I think it’s very easy to be short-sighted with many of our investments. The housing market has been crushed in recent memory, the stock market has been up of late but it’s taken months for folks to come back to it after getting hammered in 2007 and 2008 and – who knows – another correction could be right around the corner. Given these disappointments, all of us are a bit sheepish about our investments, and we probably should be.
This reality tends to spill over into people’s thoughts about higher education. As families take a look at colleges this fall they are often reminding themselves of considerations of cost as they tour residence halls, classrooms, student centers, libraries, and – in our case – chapels, museums, service centers, and as they stare up at statues of Jesus or St. Ignatius (perhaps in prayer for guidance).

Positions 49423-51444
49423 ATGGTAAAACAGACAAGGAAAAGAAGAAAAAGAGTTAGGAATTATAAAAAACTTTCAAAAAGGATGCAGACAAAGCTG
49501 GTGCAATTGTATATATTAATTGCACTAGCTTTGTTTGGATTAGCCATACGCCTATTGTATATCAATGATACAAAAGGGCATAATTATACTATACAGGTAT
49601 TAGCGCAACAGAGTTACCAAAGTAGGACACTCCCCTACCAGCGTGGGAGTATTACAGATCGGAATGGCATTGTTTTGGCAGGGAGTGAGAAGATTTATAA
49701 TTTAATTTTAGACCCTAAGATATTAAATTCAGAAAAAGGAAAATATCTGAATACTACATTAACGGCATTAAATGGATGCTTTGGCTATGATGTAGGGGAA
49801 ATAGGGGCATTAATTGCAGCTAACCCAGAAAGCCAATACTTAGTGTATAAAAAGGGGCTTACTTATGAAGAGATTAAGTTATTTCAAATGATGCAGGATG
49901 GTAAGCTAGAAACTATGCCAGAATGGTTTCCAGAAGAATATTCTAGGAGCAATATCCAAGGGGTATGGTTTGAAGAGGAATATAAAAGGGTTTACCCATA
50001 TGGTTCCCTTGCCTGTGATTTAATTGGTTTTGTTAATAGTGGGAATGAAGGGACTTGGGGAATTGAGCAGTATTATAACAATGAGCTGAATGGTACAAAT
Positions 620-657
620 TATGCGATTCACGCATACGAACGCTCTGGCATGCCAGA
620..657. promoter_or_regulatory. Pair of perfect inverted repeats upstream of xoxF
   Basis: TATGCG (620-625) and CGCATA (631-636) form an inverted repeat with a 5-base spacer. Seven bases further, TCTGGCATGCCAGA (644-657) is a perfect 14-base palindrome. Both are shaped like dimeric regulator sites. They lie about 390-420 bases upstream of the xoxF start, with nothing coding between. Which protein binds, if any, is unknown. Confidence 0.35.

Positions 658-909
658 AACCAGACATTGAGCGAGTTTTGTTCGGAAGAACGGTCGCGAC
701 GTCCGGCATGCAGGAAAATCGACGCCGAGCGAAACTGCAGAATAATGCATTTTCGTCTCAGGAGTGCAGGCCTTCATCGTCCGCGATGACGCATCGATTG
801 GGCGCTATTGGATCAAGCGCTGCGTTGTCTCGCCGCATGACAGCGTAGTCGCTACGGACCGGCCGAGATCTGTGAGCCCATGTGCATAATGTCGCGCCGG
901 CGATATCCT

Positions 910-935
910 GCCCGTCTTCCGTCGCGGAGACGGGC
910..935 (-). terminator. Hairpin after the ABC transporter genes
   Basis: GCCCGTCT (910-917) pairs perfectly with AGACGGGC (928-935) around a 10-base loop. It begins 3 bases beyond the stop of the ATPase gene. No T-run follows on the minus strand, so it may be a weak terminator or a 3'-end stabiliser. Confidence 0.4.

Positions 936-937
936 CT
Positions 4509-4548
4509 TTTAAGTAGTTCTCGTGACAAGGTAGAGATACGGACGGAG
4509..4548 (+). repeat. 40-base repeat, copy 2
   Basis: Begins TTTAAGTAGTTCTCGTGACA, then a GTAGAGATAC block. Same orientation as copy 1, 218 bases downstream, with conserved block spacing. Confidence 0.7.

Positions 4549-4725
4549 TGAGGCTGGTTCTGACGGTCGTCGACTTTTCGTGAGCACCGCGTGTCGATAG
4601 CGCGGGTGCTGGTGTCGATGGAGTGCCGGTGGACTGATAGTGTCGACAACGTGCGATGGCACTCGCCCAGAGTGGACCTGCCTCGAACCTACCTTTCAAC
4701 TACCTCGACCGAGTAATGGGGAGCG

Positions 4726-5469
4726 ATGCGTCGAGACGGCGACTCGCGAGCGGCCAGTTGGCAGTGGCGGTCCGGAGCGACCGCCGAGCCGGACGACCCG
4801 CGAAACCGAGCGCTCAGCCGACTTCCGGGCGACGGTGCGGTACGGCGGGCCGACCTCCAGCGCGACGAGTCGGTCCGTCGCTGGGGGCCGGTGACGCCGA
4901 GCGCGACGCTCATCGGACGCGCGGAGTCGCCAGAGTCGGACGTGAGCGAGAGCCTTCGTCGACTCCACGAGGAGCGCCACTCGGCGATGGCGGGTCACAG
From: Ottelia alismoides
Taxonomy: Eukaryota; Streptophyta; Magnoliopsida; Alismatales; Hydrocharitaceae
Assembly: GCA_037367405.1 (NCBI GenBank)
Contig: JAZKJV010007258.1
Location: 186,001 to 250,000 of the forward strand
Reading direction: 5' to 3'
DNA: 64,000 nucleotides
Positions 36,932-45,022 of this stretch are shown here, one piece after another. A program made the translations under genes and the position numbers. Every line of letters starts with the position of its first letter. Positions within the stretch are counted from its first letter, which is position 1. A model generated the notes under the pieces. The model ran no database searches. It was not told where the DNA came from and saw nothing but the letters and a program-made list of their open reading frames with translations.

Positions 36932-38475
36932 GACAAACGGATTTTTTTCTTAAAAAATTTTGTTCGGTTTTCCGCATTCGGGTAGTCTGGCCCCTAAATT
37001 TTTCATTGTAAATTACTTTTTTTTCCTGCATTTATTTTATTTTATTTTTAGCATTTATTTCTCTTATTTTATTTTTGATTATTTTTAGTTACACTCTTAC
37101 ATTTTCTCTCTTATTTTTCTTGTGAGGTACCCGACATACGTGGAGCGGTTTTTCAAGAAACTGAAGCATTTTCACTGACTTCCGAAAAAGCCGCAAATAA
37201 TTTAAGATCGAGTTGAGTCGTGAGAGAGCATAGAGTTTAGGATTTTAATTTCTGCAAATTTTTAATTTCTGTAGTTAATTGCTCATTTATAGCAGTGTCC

I am biased on the subject of Catholic, Jesuit education, having attended a Jesuit high school and twice – once for my undergraduate degree and once for my Master’s – a Jesuit university. I just think we provide the best possible education because our approach is not just to teach skills that are useful in next year’s economy. We teach the vital skills, values, philosophies that are essential in any economy. What I learned twenty years ago in college I will use twenty years from now. I will impart these lessons to my daughter and she will be equipped with more than the average person because my education was more than the average person’s. My parents and I were not short-sighted when they made the investment in my Jesuit education, and I am now filled with a lifetime’s worth of gratitude for that.
I’ve written several blogs about the value of a Jesuit education, and the value, specifically, of what we offer here at Loyola. I hope you’ll find these entries helpful as you decide how to invest in your future: